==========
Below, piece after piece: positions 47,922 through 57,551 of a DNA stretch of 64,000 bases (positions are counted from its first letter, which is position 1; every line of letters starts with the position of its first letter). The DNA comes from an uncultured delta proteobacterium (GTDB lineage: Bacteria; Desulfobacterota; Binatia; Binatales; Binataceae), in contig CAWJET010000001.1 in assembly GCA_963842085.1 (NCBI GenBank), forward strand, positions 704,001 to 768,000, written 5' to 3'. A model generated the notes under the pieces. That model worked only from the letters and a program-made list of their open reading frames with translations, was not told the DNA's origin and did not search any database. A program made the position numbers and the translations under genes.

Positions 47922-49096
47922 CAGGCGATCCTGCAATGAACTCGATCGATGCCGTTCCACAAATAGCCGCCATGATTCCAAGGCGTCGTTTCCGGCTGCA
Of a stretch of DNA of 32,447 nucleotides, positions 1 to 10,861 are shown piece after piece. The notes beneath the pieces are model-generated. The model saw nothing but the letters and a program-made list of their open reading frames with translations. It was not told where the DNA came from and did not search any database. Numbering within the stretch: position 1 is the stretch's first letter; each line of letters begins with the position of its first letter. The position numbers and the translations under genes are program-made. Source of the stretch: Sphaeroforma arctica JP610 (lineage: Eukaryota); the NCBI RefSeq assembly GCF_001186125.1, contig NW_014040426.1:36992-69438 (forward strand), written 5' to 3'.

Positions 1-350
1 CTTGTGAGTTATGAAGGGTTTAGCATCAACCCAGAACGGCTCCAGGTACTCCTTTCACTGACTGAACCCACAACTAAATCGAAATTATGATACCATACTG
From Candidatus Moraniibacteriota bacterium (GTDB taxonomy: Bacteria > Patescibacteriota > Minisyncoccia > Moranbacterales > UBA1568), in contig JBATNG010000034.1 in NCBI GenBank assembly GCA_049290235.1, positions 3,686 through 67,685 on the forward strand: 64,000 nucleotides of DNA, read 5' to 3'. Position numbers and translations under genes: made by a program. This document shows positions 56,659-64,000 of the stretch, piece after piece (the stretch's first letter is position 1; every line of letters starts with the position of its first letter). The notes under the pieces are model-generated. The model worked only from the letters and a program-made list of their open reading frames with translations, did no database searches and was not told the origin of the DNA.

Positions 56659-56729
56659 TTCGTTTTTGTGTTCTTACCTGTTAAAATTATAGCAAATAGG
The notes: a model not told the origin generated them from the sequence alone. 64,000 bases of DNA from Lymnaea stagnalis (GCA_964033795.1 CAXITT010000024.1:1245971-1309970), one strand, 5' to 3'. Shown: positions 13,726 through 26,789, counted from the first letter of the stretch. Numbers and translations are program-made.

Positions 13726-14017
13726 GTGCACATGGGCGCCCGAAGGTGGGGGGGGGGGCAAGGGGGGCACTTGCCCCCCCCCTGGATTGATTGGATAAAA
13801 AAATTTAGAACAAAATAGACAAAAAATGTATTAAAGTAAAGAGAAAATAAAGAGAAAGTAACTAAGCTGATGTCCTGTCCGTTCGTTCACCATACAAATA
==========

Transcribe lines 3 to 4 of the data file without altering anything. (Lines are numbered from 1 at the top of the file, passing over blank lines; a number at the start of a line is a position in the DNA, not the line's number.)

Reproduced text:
47922 CAGGCGATCCTGCAATGAACTCGATCGATGCCGTTCCACAAATAGCCGCCATGATTCCAAGGCGTCGTTTCCGGCTGCA
Of a stretch of DNA of 32,447 nucleotides, positions 1 to 10,861 are shown piece after piece. The notes beneath the pieces are model-generated. The model saw nothing but the letters and a program-made list of their open reading frames with translations. It was not told where the DNA came from and did not search any database. Numbering within the stretch: position 1 is the stretch's first letter; each line of letters begins with the position of its first letter. The position numbers and the translations under genes are program-made. Source of the stretch: Sphaeroforma arctica JP610 (lineage: Eukaryota); the NCBI RefSeq assembly GCF_001186125.1, contig NW_014040426.1:36992-69438 (forward strand), written 5' to 3'.